It is difficult for Beijing’s unilaterally constructed “one China” principle to win public recognition in Taiwan, the Mainland Affairs Council (MAC) said yesterday in response to Chinese President Xi Jinping’s (習近平) reiteration of Beijing’s determination to quash any Taiwanese pro-independence forces.
The council issued a statement expressing regret over Xi’s report yesterday at the opening ceremony of the Chinese Communist Party’s (CCP) 19th National Congress in Beijing, in which he reiterated Beijing’s adherence to its previous cross-strait policy.
“The differences in [political] systems and ideologies across the Taiwan Strait have not created a gulf in interactions over the past three decades. Rather, artificial obstructions and divisions have been the main causes of the worsening deadlock,” the council said.
The council urged Beijing to accept that it is unlikely for its unilateral and heavy-handed “one China” principle and “one country, two systems” formulation to gain the support of Taiwanese.
“Respect and communication are the only keys to narrowing the differences between the two sides,” the council said.
In his three-and-a-half-hour report, Xi mentioned the so-called “1992 consensus” four times, saying it embodies the spirit of Beijing’s “one China” principle and clearly defines the nature of cross-strait relations.
The “1992 consensus” — a term former Mainland Affairs Council chairman Su Chi (蘇起) admitted to making up in 2000 — refers to a tacit understanding between the Chinese Nationalist Party (KMT) and the CCP that both sides acknowledge there is “one China,” with each side having its own interpretation of what “China” means.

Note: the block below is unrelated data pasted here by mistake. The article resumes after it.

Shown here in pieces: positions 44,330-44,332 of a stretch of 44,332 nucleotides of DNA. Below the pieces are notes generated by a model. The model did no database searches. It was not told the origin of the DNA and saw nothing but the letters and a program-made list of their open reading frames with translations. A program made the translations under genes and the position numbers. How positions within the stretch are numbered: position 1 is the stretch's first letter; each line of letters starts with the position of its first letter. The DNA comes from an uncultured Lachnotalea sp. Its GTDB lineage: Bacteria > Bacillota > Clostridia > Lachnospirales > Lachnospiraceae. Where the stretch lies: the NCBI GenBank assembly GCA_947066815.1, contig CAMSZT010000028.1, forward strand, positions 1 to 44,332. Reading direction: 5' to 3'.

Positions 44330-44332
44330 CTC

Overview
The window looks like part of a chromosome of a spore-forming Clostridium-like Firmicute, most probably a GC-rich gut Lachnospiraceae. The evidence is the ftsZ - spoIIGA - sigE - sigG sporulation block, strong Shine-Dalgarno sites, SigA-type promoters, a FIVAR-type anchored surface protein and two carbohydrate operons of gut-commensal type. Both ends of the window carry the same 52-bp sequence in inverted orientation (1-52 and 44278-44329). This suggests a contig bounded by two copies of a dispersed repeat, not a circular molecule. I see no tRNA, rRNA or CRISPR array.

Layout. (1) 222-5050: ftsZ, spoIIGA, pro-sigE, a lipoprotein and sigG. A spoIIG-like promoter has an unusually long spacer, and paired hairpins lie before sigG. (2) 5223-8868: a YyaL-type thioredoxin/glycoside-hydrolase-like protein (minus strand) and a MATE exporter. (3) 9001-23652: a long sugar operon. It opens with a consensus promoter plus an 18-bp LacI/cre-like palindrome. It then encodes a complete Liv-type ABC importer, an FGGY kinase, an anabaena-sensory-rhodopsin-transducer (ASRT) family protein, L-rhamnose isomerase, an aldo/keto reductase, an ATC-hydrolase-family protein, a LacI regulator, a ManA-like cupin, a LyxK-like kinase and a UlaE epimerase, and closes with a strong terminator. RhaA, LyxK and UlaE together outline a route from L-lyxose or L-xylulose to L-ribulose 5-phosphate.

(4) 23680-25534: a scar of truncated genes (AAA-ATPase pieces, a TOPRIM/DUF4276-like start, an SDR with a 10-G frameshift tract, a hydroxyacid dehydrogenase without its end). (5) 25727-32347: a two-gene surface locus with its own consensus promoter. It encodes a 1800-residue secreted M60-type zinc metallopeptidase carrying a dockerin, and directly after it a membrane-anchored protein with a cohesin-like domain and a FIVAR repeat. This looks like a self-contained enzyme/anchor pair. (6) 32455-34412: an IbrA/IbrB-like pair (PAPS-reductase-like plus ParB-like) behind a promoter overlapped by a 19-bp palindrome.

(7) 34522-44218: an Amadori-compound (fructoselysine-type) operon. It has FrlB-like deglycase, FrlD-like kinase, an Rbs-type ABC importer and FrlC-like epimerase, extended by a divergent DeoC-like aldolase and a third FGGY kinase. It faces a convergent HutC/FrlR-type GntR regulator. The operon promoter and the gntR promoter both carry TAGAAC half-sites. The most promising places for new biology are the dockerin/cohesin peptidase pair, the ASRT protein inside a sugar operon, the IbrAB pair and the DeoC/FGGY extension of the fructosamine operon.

The “1992 consensus” lies at the center of the cross-strait stalemate. Beijing has been persistent in its stance that it is the prerequisite for exchanges and dialogue, while the Democratic Progressive Party (DPP) government has refused to accept it, instead calling for a “new pattern of engagement.”
Meanwhile, Xi said that China over the past five years has firmly opposed and prevented Taiwanese independence, and that Beijing has achieved a historical meeting between the two sides’ leaders.
He was referring to his meeting with then-president Ma Ying-jeou (馬英九) in November 2015, the first meeting between the top leaders of Taiwan and China since the KMT’s retreat to Taiwan in 1949.
China has “the resolve, confidence and ability to defeat separatist attempts for Taiwanese independence in any form,” Xi said.
“We will never allow any person, organization or political party, at any time or in any form, to separate any part of Chinese territory from China,” he said.
The congress is seen as the most significant political gathering in China since Xi came to power in 2012. His remarks on cross-strait relations are to serve as important indicators of Beijing’s policy toward Taiwan.
The council, expressing the hope that China could work to adopt policies that promote “democracy, peace, fairness and justice” as it endeavors to become stronger and carry out systematic reform, called on Beijing to adopt “a new mindset and healthy attitude” toward cross-strait relations.
“When dealing with cross-strait issues, President Tsai Ing-wen (蔡英文) and her government have a rational and pragmatic attitude, and have refrained from any forms of provocation,” the council said, adding that joint efforts should be made to explore a new model for interactions and to promote pragmatic communication to move cross-strait relations forward.
The Presidential Office issued a mild response compared with that issued by the council.